Contributing to their own demise: Tigers buried by avalanche of early missed opportunities, subpar pitching and defensive miscues

LSU reliever Gavin Guidry (1) gave up a grand slam homer as part of a six-run third inning that catapulted Florida to a 24-4 win Sunday over the Tigers in the College World Series. PHOTO BY: LSU athletics

There was nothing wrong with the start LSU experienced in Sunday’s College World Series. Needing a game to sweep the best-of-three series from Florida, the Tigers established a 3-1 lead through two innings.

But it could have been so much more.

LSU left the bases loaded in both the first and second innings and instead of possibly building a substantial lead, the Tigers grabbed a two-run lead on Tre’ Morgan’s sacrifice fly to left field.

“We got off to a good start offensively,” LSU baseball coach Jay Johnson said. “Did a nice job with (Florida starter Hurston) Waldrep. It would have been good to maybe get a two-out hit in either the first or second and put a little more pressure on them, but we didn’t do that. You have to credit them. It was just an onslaught of at bats and barrels. They’re a great team and played they great today.”

Florida roared back in the top of third with six runs on four hits against two different pitchers, including a game-changing grand slam homer from right fielder Ty Evans, to take the lead for good en route to a 24-4 victory over LSU and to tie their CWS series and force a third and deciding game at 6 p.m. Monday for the national championship.

“We felt like we were in it the whole time,” LSU junior center fielder Dylan Crews said. “We’ve made some pretty remarkable comebacks in our career. It is what it is. And the end of the day, you’ve just got move to on.”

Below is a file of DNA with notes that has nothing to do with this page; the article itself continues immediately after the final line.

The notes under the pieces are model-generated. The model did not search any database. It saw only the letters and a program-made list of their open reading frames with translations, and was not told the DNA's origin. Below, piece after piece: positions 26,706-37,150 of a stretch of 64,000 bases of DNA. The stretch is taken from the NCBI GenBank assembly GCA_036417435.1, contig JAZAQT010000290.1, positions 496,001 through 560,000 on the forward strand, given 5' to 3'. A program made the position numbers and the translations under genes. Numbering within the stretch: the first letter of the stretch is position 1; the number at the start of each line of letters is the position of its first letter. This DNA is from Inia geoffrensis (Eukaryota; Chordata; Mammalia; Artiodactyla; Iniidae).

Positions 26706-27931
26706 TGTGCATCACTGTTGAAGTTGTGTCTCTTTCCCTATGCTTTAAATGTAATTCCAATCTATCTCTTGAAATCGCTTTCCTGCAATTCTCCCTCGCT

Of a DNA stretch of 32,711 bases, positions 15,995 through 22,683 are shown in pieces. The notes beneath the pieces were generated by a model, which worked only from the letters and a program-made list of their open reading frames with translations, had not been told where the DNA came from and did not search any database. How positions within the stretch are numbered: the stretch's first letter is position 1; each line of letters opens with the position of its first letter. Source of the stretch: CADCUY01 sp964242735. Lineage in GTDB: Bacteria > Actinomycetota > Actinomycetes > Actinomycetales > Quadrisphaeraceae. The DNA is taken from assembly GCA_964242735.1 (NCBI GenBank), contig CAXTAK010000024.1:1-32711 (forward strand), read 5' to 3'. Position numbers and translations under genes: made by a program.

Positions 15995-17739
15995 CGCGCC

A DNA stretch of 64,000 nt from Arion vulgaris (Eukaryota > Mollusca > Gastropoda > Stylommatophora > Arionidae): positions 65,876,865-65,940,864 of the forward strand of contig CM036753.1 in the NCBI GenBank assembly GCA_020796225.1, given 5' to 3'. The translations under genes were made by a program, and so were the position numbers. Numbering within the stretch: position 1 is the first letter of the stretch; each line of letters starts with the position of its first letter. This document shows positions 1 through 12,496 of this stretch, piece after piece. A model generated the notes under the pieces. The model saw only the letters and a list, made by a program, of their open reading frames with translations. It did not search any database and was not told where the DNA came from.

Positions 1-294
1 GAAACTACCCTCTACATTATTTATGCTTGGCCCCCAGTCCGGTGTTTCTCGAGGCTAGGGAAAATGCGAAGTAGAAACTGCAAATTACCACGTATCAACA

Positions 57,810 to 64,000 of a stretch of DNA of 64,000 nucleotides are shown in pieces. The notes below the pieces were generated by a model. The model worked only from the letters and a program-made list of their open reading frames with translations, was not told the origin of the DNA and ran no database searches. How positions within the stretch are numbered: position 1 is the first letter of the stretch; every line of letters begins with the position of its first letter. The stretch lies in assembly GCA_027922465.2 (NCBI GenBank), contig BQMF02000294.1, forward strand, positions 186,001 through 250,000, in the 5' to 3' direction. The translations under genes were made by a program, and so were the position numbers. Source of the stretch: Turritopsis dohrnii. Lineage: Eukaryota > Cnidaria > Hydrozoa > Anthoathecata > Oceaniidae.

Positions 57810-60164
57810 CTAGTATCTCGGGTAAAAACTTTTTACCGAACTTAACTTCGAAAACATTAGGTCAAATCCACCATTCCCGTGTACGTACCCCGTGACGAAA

The Gators put together three consecutive singles against LSU starter Nate Ackenhausen and tied up the game at 3-3 when a defensive lapse cost the Tigers.

Ackenhausen pitched brilliantly in LSU’s elimination game on Tuesday against Tennessee, allowing four hits in a career-high six innings. He didn’t walk a batter and struck out seven.

The first four batters for the Gators safely reached base in their six-run third when Ackenhausen had the opportunity to get out of the inning with a 3-3 game.

Ackenhausen got the first out of the inning with a strikeout and appeared poised to get a potential double-play groundout when shortstop Jordan Thompson committed a fielding error that loaded the bases. Freshman Gavin Guidry struck out the first batter he faced for the second out until Evans hammered his first offering down the left-field line for a grand slam homer and 7-3 advantage.

That ignited a stretch of 23 unanswered runs scored by the Gators until Brayden Jobert’s solo homer in the bottom of the ninth.

Ackenhausen (3-1) was charged with six runs (three earned) on five hits, one walk and five strikeouts.